This book is unique because it is made entirely of manga style cartoons and it has clear and simple career advice. Instead of listing down the key ideas, I will just embed a presentation by Garr which does a much better job of presenting the ideas (in the same manga style no less!)
Finished the following books:
Great book on investing! Very easy to read and short too! Joel Greenblatt describes a "magic formula" to rank stocks (based on two criteria: Return on Assets and Earnings yield (reverse of P/E!), rank stocks with higher numbers for both. Add the two ranks and rerank based on sum of the two ranks). Then buy a basket of 20-30 stocks who are top ranked and hold them for 1 year. Sell them all after 1 year, re-apply the formula and buy new stocks with highest rankings. Rinse and Repeat. Based on backtesting with different ways, this portfolio has handily beaten the market averages. I wonder why backtesting was only done for past 13 years when comprehensive US market data is available for 75+ years.
The strategy seems sound and is well supported by theory. (High ROA companies means, good earnings on slim assets. High Earnings yield means they are currently cheap. Using the book's website you can very easily find the rankings and stocks that you need. The only problem I see with this strategy is implementation. Buying and selling 30 stocks every year (60 transactions) is not cheap (okay, I am an index fund person - 0.19% fund expenses). I could possibly use buyandhold.com or foliofn.com, but they are not cheap. Also the author might turn the website into a paysite (so you have to use something like moneycentral.com to screen your stocks. I will make a couple of mock portfolios to keep watching the strategy for sure.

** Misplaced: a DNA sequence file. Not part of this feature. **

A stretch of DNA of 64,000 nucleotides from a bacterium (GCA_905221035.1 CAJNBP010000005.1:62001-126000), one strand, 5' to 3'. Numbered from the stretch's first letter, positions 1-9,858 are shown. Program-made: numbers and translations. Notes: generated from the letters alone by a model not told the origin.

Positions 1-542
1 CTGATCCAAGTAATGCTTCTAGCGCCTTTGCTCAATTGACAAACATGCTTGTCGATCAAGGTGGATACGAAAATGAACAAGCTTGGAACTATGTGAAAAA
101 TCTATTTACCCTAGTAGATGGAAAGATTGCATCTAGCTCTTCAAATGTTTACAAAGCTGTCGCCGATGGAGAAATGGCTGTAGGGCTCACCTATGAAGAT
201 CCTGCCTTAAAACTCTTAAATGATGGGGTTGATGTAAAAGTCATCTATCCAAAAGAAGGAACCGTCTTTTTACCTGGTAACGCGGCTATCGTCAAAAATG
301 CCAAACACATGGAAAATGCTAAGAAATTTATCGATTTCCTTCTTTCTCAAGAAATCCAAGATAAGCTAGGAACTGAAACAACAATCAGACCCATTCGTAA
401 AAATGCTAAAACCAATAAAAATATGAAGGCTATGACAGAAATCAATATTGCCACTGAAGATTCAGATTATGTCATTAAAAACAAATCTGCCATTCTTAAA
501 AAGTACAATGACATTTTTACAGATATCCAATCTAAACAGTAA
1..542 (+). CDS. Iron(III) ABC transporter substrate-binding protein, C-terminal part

I guess I am not a Malcom Gladwell person! This book was on my to-read list for a long time and though I liked the basic premise of the book, somehow I was disappointed by the presentation. I had the exact same reaction after I finished Blink. Anyway...
Haven't been updating the blog recently... Here are some books I read in the last few weeks...
- A View from the TOP (Audio Book) by Zig Ziglar. A very good audio programme about achieving significance in all aspects of life - Health, Finance, Relationships, Spirituality. This may be the first time I encountered someone being so open about his religious beliefs in a self-help program.
- Think and Grow Rich by Napoleon Hill - about creating a burning desire to achieve success and generating ideas.
- Digital Fortress by Dan Brown - I was fascinated by earlier two books by Dan Brown - Angels and Demons and The DaVinci Code and this one deals with topics that are dearer to me - Security, Encryption, NSA. But I did not find it as gripping as the first two. I was particularly turned off by the concepts (e.g. mutation strings) that the author tries to create for the story to advance, such things just turn the brain off. (That makes me think that maybe I enjoyed the first two books because I do not have any knowledge about the topics of Pope, Illuminati, Christian history)
- Deception Point - by Dan Brown. This was even more boring about a new discovery by NASA, the politics, cover-ups, yawn...
From Personality Dev books to pure fiction: These were too difficult to resist:
Angels and Demons
The Da Vinci Code. I really liked the way the story is told. I wonder why any author cannot create such novels based on Indian Mythologies, Ramayan, Mahabharat ? Telling the story of someone trying to find out the Ashwatthama's gem by getting clues from Bhagwadgeeta ?